Optimize condenser water usage by using your BMS to meter both the incoming water to your cooling towers and the blowdown flows. “This allows you to get credit on your water bill for the evaporation component from the towers,” explains Dennis Kniery, manager of energy programs for DFW Consulting Group, Inc. “An improved method includes adding a centrifugal separator to remove silt. You should be able to reduce your blowdown quantity by having the blowdown be the metered discharge of your centrifugal separators. Water will be the next electricity, so preparing for the future now puts you ahead of the curve.” In addition, metering allows you to notice when the flow exceeds the expected values, which will improve your ability to detect failure.


18. Reclaim and Reuse Runoff

Rainwater lands directly on your property, so why not make use of it if your location allows it? DP Partners, LLC, reuses stormwater from retention basins for landscape irritation at LogistiCenter at Logan, its 1,000-acre industrial park in southern New Jersey. “With a high water table, this enables us to minimize potable water use and reduce costs,” explains James Mascaro, eastern region development director for the company. “It has the added benefit of fitting into the USGBC format for water reduction, gaining us credit points for our LEED-New Construction Silver certified building.”


19. Less Is More with Lawns

Bayer takes a minimalist approach to lawn care, according to Gary Hunt, the head of facilities for Bayer’s Pittsburgh Site Management. Hunt advocates not using baggers for grass clippings and lawn debris like leaves: “It costs time, trouble, and money to collect grass clippings and tree leaves.” His solution is mulching these materials into the ground: “It helps put nutrients back into the soil and reduces weeds.” In addition, he advocates mowing only when you need to instead of on a set schedule, regardless of whether the grass needs to be mowed or not. You can further reduce the amount of mowing required by reducing the amount of turfgrass. “In back areas around your building, prepare the soil, plant wildflowers, and let them grow. That way you won’t need to mow.”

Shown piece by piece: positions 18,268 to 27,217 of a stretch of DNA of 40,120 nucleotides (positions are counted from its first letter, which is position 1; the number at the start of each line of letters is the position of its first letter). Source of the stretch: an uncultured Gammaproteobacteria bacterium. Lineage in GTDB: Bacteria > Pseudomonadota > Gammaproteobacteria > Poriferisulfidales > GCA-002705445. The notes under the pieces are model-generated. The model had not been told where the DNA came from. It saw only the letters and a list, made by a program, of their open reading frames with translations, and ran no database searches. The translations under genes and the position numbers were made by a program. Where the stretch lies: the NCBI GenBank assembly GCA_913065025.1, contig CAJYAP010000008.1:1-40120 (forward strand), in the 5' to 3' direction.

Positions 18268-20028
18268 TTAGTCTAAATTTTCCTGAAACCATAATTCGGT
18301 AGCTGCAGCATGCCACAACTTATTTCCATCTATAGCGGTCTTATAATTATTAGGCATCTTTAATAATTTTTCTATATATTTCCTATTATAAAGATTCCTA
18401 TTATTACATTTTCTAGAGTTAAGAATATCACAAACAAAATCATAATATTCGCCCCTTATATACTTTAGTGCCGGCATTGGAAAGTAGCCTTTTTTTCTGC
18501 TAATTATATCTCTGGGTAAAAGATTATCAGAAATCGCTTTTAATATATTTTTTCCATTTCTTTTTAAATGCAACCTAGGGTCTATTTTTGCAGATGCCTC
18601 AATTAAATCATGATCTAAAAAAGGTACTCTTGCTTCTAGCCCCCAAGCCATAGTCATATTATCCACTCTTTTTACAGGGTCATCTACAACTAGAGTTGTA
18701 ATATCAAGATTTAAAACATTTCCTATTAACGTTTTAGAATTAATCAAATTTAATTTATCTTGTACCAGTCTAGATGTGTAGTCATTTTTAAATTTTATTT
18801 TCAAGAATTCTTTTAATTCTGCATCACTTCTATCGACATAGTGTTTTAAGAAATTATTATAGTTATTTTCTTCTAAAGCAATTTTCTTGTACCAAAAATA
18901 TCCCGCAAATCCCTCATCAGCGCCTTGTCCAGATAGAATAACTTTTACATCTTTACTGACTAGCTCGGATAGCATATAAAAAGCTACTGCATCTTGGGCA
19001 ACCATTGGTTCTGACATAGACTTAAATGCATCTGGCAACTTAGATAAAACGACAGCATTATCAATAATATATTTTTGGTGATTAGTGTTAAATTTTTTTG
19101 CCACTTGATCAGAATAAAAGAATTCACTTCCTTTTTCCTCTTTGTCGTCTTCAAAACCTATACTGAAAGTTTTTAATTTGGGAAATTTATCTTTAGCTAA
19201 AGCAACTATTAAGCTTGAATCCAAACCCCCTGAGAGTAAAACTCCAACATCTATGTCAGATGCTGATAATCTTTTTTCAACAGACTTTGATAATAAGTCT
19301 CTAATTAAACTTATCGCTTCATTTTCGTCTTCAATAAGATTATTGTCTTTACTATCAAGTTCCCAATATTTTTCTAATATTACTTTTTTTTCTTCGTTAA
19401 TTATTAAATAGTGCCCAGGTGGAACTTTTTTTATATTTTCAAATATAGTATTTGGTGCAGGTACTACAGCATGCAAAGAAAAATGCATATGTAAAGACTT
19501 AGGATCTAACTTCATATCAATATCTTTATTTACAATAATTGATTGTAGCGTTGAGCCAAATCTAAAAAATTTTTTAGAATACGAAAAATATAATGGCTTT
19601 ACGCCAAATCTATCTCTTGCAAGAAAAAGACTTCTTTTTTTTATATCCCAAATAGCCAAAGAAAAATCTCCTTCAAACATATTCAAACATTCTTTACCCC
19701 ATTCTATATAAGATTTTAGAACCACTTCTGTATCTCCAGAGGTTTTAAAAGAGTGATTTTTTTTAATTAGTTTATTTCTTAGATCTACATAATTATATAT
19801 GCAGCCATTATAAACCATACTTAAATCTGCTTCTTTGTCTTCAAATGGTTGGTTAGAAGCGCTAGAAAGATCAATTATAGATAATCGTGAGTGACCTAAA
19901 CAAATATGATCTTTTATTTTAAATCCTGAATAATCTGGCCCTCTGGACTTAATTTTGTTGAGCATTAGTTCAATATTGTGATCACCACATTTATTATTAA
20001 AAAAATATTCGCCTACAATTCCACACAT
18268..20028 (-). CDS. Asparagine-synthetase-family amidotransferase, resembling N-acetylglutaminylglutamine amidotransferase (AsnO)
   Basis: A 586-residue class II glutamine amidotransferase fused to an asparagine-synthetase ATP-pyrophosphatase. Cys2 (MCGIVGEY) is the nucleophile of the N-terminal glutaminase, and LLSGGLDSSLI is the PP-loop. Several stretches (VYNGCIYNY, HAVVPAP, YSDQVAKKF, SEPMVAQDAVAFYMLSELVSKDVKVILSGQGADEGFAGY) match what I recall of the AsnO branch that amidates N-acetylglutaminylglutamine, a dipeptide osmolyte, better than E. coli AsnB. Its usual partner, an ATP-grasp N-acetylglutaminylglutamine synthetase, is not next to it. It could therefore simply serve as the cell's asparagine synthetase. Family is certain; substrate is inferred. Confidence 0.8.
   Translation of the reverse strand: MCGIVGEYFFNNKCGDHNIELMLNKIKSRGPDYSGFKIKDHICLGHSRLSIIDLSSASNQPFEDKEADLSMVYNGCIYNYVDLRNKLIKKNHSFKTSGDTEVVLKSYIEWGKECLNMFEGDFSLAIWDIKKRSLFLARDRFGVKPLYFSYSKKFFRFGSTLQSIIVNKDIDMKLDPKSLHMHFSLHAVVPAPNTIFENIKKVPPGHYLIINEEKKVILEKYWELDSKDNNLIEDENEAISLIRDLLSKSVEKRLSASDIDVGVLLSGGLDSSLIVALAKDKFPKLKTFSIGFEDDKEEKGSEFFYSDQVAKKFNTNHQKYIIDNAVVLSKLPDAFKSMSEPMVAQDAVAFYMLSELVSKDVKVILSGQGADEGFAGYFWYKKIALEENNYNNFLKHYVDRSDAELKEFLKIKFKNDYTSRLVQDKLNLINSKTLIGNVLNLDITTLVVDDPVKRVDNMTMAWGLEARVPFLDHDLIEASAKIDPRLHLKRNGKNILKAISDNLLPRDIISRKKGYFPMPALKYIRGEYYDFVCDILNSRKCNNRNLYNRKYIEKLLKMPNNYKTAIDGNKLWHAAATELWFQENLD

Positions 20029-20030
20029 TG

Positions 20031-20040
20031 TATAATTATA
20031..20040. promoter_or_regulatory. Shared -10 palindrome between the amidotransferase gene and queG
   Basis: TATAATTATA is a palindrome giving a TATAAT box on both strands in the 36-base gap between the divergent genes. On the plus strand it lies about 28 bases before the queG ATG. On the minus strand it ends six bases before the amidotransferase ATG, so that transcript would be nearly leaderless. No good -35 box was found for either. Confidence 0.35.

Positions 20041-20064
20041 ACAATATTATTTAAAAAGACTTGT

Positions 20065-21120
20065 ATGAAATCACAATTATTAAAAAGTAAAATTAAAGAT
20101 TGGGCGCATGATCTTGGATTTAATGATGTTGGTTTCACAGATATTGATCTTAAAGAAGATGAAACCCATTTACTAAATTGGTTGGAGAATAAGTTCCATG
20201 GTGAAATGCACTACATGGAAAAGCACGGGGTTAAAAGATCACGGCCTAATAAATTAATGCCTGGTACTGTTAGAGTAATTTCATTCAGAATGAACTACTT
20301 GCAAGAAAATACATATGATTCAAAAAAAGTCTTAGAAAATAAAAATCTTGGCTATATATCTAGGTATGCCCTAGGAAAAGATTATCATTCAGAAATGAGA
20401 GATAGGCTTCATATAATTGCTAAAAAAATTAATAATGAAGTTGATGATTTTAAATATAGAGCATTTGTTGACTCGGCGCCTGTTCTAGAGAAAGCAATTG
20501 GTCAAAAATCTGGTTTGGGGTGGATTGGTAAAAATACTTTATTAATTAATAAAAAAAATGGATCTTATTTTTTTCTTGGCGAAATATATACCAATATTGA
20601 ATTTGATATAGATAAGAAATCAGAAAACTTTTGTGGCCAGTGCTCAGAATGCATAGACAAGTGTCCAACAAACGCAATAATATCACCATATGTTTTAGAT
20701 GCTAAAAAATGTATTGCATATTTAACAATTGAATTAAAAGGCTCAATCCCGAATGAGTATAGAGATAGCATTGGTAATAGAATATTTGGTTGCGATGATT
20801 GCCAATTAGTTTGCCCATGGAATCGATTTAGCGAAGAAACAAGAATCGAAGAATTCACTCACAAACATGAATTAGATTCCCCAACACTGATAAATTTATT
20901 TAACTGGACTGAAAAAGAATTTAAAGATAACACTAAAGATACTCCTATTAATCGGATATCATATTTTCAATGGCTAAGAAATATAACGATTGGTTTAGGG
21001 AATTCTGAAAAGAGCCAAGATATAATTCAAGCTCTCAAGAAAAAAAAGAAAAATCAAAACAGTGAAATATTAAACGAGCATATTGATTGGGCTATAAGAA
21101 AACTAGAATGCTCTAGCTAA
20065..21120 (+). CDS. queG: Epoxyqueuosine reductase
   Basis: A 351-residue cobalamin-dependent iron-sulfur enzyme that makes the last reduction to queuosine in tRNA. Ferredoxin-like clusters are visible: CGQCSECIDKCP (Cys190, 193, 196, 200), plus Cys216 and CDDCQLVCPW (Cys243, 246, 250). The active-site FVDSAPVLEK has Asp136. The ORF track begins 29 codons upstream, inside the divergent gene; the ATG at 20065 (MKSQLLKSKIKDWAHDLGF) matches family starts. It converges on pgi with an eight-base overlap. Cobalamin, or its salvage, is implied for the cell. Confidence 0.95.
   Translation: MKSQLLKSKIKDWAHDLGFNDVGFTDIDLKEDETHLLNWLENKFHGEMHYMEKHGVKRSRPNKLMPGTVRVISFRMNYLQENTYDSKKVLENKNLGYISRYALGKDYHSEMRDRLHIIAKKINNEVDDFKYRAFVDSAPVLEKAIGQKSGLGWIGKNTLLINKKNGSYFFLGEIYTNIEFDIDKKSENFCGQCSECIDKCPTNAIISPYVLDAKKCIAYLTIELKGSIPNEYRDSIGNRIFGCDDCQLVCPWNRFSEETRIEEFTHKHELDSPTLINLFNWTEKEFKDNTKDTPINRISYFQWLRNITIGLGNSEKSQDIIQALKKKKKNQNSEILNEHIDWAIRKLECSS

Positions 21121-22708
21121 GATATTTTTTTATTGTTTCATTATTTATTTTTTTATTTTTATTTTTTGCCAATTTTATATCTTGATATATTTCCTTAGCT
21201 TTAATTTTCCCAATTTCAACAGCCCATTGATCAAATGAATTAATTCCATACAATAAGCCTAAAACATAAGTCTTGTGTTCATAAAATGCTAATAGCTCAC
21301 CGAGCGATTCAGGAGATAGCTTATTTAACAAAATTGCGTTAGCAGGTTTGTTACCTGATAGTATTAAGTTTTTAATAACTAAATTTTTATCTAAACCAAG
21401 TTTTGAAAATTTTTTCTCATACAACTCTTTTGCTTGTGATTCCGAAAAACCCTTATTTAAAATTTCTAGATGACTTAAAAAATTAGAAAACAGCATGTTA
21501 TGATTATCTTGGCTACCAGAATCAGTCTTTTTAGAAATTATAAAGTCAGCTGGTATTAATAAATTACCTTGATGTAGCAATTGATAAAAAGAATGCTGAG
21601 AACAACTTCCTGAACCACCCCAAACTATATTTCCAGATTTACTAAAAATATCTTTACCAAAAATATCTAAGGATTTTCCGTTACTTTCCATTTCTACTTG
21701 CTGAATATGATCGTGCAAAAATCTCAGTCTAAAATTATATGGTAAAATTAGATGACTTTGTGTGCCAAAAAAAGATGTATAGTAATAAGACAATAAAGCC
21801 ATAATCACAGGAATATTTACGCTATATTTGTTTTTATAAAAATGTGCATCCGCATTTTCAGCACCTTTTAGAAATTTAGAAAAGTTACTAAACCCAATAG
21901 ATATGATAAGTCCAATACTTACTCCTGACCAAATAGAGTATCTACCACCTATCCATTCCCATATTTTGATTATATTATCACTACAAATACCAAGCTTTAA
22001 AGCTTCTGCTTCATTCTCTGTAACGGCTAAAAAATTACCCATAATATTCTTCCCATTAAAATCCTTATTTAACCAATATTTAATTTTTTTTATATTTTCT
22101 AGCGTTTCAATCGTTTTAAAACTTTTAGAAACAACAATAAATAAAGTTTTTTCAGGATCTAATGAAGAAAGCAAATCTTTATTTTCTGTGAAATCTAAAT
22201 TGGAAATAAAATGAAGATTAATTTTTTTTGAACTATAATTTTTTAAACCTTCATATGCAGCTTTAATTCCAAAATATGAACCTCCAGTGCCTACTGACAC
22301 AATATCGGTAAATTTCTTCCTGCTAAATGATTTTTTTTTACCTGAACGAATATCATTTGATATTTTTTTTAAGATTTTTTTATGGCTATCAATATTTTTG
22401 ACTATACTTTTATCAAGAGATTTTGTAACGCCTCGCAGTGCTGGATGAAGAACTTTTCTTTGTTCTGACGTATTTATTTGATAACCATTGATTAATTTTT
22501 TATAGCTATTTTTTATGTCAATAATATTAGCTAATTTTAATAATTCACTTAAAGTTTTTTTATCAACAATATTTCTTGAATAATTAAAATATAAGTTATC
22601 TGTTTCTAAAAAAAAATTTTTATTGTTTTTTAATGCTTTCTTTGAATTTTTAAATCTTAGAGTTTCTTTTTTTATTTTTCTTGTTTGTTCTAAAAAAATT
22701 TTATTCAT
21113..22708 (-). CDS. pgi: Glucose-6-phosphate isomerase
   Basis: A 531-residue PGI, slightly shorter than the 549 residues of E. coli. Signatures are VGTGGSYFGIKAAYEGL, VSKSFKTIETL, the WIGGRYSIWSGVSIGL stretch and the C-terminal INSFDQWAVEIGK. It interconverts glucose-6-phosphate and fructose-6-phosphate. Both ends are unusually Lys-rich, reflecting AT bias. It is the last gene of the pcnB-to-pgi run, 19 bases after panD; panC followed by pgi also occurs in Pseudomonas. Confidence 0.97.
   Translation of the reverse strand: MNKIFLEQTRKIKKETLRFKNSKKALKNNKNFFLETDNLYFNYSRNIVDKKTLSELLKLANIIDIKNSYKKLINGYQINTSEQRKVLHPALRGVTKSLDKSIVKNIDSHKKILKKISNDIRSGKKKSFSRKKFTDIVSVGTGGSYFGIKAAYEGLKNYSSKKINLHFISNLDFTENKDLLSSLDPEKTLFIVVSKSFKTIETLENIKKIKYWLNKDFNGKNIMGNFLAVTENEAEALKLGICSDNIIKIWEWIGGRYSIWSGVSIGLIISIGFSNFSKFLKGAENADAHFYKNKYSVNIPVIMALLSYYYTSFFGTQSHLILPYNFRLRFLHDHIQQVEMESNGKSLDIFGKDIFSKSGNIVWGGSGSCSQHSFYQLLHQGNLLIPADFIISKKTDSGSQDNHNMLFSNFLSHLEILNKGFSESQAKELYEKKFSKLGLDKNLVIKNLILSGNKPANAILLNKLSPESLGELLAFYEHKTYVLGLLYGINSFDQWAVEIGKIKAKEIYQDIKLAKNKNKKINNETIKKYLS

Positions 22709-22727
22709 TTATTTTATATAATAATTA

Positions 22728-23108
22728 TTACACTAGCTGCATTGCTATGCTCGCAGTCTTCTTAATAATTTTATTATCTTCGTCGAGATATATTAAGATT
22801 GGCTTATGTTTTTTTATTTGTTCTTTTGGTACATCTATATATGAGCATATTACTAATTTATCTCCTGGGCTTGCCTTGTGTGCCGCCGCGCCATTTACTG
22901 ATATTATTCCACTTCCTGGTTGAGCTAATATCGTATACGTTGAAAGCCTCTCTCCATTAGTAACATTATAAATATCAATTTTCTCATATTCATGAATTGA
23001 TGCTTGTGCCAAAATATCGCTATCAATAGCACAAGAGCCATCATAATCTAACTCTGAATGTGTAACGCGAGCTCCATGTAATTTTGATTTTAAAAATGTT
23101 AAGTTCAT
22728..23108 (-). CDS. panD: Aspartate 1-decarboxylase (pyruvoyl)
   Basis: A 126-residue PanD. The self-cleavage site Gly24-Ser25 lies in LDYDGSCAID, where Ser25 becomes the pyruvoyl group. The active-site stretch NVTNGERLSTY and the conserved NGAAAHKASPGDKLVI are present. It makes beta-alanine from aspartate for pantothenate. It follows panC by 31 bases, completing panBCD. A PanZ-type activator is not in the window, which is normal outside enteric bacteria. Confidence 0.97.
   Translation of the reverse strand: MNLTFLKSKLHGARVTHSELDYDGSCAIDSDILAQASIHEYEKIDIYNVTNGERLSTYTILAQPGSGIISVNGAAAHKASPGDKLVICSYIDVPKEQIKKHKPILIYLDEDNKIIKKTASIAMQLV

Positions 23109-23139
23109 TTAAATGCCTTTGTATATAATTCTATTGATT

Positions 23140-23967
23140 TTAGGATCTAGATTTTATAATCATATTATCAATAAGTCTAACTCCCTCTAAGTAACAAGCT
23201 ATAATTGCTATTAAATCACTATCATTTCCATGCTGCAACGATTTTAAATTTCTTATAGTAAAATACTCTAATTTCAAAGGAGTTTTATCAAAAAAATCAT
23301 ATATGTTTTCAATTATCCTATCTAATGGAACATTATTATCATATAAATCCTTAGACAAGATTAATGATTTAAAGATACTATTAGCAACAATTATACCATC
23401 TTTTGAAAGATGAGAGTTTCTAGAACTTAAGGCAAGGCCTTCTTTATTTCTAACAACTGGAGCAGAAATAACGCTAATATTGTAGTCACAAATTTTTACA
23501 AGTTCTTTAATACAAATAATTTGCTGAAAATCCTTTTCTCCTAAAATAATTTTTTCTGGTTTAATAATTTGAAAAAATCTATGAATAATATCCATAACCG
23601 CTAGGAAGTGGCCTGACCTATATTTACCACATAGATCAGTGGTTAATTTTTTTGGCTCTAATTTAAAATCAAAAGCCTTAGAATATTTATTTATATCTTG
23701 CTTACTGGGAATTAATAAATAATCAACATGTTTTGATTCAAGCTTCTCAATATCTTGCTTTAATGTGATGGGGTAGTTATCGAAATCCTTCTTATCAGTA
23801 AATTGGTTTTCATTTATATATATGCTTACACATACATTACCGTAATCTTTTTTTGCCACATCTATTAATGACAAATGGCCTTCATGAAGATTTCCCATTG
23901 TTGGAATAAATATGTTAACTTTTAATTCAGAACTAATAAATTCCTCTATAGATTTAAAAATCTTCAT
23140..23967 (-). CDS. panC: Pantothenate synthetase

20. Switch Your Switches

Reduce electricity usage by preventing lights being left on – intentionally or unintentionally – in unoccupied rooms by installing switches with occupancy sensors. “I can’t say enough good things about changing out light switches to occupancy sensors in offices, conference rooms, bathrooms, and stair towers,” says Paul Dimeo, president of Dimeo Properties. “The sensors fit into existing switch boxes so there’s no drywall, paint, or wallpaper issues, and it’s entirely local, so there’s no fancy central system to manage. Sensors are the only productive way to deal with behavioral issues with people who like to leave lights on to prove they are in the office.”


21. Create a Super Saving Position

To keep a watchful eye on utility expenses and usage, Kempler Development Company created a resource conservation manager position for The Bellevue Collection, which consists of a superregional shopping center and a large mixed-use center. “This person is charged with watching over all utilities of our 4+ million square footage,” says Glen Bachman, the vice president of retail operations for Kempler. “This person is supported by our power and natural gas supplier with a salary rebate to us when certain annual goals are met. All in, we usually save over $100,000 annually and have held our utility costs to a 1% increase on a 5-year average.”


22. Investigate Solar

To keep a watchful eye on utility expenses and usage, Michigan’s State Police Forensic Laboratory integrated green technology into its energy supply by installing a PV system. Solar panels were installed on the roof of the building and connected to a controller to convert the energy from DC to AC. The system is wired to a device that monitors the energy generated before it’s delivered to the electrical infrastructure. The system was initalized on March 31, 2011. “As of August 19, 2011, the system has produced 14,511 kWh of electricity, which offsets 24,667 pounds of CO2,” says Ric Martin, communications and organizational specialist with the state’s Facilities and Business Services Administration – Building Operations. “This is the equivalent of removing the emissions from 2.2 passenger vehicles for one year.”